The blood supply to the transverse rectus abdominis myocutaneous (TRAM) flap travels down through the rectus muscle from the continuation of the internal mammary vessels in the chest as the superior epigastric artery and vein. Maintaining this blood supply allows the surgeon to elevate and rotate the flap and transfer it to the chest through a tunnel made over the xiphoid. Once on the chest, it is shaped into the breast mound. Using only one rectus abdominis muscle is called a “single-pedicle flap”; using both muscles is the “double-pedicle flap.” Both of the muscles are used in unilateral reconstruction cases when there is a midline scar in the lower abdomen that blocks blood flow across the scar or when the surgeon feels the need to use all of the tissue from the abdomen to make the appropriate breast size. The disadvantage of this approach is the significant sacrifice in abdominal wall integrity and function. In bilateral pedicled TRAM flap cases, both muscles must be used to supply blood to each side independently.
Pedicled TRAM flaps, particularly the single-pedicled variety, have the least robust blood flow because of the long distance from the origin of the blood supply to the flap. As a result, flaps based on the more dominant perfusion from the inferior epigastric artery system have been developed. However, because the origin of this pedicle is in the pelvis, it tethers the flap in that region and requires that it be disconnected and transferred. This is referred to as a “free flap” because it is temporarily separated from the body before being reattached in a new location. This requires the use of microsurgical techniques to reestablish blood flow to the flap in the area of the breast. The two most common recipient vessels for the free flap are the internal mammary artery and vein adjacent to the sternum and the thoracodorsal pedicle in the axilla.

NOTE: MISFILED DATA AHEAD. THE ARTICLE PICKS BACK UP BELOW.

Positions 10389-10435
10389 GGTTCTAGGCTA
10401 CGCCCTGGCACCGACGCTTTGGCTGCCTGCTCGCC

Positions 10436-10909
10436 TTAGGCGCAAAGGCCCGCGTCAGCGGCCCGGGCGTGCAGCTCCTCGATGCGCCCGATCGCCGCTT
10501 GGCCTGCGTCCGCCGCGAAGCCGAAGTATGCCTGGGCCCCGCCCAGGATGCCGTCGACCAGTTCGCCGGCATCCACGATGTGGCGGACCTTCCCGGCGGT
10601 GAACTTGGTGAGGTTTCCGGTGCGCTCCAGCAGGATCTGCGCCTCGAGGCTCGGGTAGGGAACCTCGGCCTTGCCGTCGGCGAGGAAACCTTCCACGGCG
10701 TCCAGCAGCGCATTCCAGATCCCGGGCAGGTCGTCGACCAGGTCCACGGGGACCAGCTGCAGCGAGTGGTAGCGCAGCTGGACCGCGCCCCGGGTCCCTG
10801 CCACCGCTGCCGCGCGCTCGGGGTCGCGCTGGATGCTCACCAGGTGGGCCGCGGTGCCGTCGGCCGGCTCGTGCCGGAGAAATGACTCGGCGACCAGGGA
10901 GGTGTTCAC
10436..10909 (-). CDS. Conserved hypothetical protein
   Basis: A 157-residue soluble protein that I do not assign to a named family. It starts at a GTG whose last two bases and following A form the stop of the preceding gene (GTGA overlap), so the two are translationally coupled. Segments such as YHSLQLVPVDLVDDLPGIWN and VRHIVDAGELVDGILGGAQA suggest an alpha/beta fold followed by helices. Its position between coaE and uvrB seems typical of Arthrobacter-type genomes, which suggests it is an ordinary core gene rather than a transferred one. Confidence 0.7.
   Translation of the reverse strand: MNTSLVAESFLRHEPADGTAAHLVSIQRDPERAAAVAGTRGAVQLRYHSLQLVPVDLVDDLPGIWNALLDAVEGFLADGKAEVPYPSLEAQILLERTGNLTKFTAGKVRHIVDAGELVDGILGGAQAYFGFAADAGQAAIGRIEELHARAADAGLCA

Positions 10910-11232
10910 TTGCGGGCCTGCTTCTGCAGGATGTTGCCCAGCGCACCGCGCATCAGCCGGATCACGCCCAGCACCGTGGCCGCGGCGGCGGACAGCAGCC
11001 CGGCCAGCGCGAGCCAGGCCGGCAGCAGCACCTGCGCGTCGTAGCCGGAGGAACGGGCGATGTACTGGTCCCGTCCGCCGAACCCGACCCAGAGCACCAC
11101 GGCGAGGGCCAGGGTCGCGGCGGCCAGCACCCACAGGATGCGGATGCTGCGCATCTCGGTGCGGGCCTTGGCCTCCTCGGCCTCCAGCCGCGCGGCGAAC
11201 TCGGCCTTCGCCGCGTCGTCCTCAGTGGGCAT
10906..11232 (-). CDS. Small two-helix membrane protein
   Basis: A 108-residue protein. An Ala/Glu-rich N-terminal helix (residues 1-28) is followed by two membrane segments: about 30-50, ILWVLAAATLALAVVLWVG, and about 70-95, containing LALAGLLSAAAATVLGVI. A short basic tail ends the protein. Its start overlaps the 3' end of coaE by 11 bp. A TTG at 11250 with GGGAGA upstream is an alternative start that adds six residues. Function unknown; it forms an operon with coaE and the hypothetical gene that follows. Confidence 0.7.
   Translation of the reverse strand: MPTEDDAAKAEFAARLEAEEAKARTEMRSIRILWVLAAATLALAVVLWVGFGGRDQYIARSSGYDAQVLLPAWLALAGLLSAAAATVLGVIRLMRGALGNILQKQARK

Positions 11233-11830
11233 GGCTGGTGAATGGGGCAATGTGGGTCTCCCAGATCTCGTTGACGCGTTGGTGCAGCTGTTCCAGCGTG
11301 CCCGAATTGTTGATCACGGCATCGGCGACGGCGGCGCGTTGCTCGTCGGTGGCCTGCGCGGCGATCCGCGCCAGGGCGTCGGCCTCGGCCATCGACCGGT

In order to minimize the functional compromise to the abdominal wall, surgeons have continued to devise new methods to provide the flap with blood flow with little or no muscle sacrifice. These are all microsurgical procedures and include “muscle-sparing” free TRAM flaps in which only a small cuff of muscle is taken with the flap. Also, the deep inferior epigastric perforator (DIEP) and superficial inferior epigastric artery (SIEA) flaps take no muscle with them at all. There has been much discussion among surgeons as to which of these microsurgical options is best. Fundamentally, it comes down to a balance between providing sufficient blood flow to the flap for its complete survival and minimizing the functional insult to the abdominal wall. Each of these operations is a one-time-only proposition and cannot be redone if the tissue does not survive. Consequently, all efforts must be made to maximize the blood flow to the flap, and the risk of outright flap loss should be less than 1%. Marginal blood flow leading to fat necrosis also needs to be rare, because fat necrosis creates hard lumps in the flap that may mimic recurrent cancer. To address these issues, we developed the technique of using color-flow duplex imaging to assess the blood supply of potential flaps for breast reconstruction. The ability to preoperatively map (locate and mark) the arterial perforators on the abdominal wall assists the surgeon in planning the procedure to ensure that the dominant vessels are included in the flap. This evaluation is useful for all of the flaps described in this chapter, but it is most important in those flaps that depend on fewer perforators for their perfusion.